On 4 January 2016, we learned that Rolf Harris would be appealing against his sentence imposed for 12 counts of historical sexual offences.
History of proceedings
The history goes something like this:
In May 2014, Rolf Harris stood trial accused of numerous sexual offences (see here for details)
In June 2014, he was convicted of 12 counts (see here for details)
In July 2014, he was sentenced to 5 years 9 months (see here for details)
Later in July 2014, we learned that the Attorney General would not be referring the sentence under the unduly lenient sentence scheme (see here for details)
In August 2014, Rolf Harris applied for permission to appeal against his convictions (see here for details)
It seemed that he had also applied for permission to appeal against sentence, however this now appears not to have been the case.
In November 2014, we learned that the single judge had refused the application to appeal against conviction (see here for details)
In June 2015, details of a song written by Rolf Harris in which he described his victims as “money-grabbing mercenaries intent on claiming compensation“ was made public (see here for details)
The 12 charges were in relation to four different complainants occurring between 1968 and 1986. The complainants were aged between seven and 19.
Complainant 1 – C1
How many counts? Seven of the 12 counts related to this complainant
When were the offences alleged to have been committed? 1978 – 1985
How old was the complainant? 13 – 19 (although it was said that the complainant alleged she was abused by Harris up to age 29)
Who was she? A friend of Harris’ daughter.
The alleged activity The Mirror reported: Harris approached the girl in her room after she came out of the shower wrapped only in a towel, then indecently assaulted her “on the pretext of a hug and tickle”.
Details During a family holiday to Hawaii in 1978, C1 was assaulted by Harris. He went on to touch C1 several more times during the holiday, including after they moved on to Australia for the trip.
The Mirror reported: She said had just got out of the shower and was wrapped in only a towel when he came over and gave her a “cringey” hug.
She told the jury of six women and six men: “The way he hugged you and touched you all over, it was cringey.
“The way Rolf folded himself around you, he was a big man…he enfolded you in his arms and then touched you up and down over your body.
“He’d go ‘ooh’.”
He then sexually assaulted her before going back downstairs as if “nothing had happened”, the woman told the court.
C1 also said Harris twice led her away from a jetty where she had been sunbathing to abuse her down the side of the house.
However in cross examination Harris’ barrister questioned C1 about her diary, particularly asking why there was no mention in her diary of the alleged abuse. The diary entry for that day commented “Today was great, we went on the beach and went swimming.”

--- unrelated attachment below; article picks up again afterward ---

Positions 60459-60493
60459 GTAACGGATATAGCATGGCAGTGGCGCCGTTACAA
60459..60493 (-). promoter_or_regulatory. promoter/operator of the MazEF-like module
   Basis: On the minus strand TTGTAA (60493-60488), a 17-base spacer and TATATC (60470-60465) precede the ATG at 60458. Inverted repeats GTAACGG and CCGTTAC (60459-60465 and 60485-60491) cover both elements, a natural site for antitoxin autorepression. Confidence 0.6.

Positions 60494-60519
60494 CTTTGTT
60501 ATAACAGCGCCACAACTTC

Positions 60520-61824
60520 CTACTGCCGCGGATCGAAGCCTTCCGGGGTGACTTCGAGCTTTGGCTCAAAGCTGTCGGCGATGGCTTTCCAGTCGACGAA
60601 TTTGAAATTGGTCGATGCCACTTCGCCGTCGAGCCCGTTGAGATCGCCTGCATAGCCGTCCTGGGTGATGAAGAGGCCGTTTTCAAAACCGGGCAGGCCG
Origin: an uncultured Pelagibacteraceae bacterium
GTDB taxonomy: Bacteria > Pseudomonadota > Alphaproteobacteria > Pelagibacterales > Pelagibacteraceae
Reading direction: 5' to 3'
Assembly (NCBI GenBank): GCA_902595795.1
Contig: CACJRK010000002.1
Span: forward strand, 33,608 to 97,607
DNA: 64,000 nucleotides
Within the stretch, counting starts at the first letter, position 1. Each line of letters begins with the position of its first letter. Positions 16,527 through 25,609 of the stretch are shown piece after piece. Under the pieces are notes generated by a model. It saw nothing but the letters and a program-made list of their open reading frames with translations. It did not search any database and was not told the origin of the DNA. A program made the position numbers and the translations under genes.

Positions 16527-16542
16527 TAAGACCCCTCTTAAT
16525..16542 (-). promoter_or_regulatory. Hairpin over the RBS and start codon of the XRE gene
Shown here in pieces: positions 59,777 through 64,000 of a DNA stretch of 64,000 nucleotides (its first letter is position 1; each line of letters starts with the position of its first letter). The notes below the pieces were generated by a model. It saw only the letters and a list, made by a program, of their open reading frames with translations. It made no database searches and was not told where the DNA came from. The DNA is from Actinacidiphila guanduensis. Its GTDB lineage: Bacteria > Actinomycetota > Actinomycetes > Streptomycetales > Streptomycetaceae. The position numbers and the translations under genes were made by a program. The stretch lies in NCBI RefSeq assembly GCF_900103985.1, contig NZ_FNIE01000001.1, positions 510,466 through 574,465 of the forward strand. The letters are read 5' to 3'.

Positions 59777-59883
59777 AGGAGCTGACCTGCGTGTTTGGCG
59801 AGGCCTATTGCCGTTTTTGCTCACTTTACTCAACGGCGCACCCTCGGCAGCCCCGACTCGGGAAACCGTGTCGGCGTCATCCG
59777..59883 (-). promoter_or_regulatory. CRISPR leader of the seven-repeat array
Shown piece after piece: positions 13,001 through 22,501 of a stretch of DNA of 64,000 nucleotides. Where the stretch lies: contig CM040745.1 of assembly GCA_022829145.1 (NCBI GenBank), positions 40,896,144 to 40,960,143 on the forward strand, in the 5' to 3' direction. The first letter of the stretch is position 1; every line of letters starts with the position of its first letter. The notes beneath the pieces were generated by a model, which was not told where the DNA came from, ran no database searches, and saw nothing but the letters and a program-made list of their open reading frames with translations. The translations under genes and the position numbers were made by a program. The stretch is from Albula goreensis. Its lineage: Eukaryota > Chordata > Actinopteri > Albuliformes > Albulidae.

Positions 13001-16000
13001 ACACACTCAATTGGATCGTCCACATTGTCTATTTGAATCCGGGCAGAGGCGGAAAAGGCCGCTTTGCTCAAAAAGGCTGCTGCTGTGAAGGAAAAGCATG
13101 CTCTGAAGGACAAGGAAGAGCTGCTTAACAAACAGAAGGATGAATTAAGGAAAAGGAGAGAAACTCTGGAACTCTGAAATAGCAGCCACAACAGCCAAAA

Further assaults were said to have taken place in her own home during her teens and on one occasion when other people – including Harris’ wife – were present in the room. C1 developed a drinking problem at age 14 and would drink “shed loads of gin” when Harris visited her family home. C1 also alleged that Harris abused her when she was in bed next to Harris’ daughter Bindi.
When C1 was 14, Harris followed her to her room, and said she “turned him on” before assaulting her.
After C1 turned 19 there were occasions when she consented to sexual encounters with Harris, which continued until she was 29.
On one occasion she performed a sex act on Harris on the M4 motorway in Harris’ red Mercedes when she was 22 in 1987.
C1 went to see Harris in Cinderella in Wimbledon in 1994.
She performed a sex act on him in his dressing room before the panto started.
She brought the abuse to an end when she was 29.
C1’s father wrote a letter to Harris after C1 told him of the abuse. Harris replied in 1997 admitting a sexual relationship, denying that it began when she was aged 13 and he had been left feeling “sickened” to learn of the misery he had caused her.
Harris said he believed that “everything that had taken place had progressed from a feeling of love and friendship”, and there was “no rape, no physical forcing”.
Complainant 2 – C2
How many counts? 1
When were they committed? 1968
How old was the complainant? 7 or 8
Details When aged 8, C2 saw Harris at a community centre. in Portsmouth She went to get his autograph. He touched her indecently in an ‘intrusive’ way.
The Mirror reported: C2 told jurors: “He was very very close, he was leaning into me.
“I thought he was warm, being accommodating to a small child.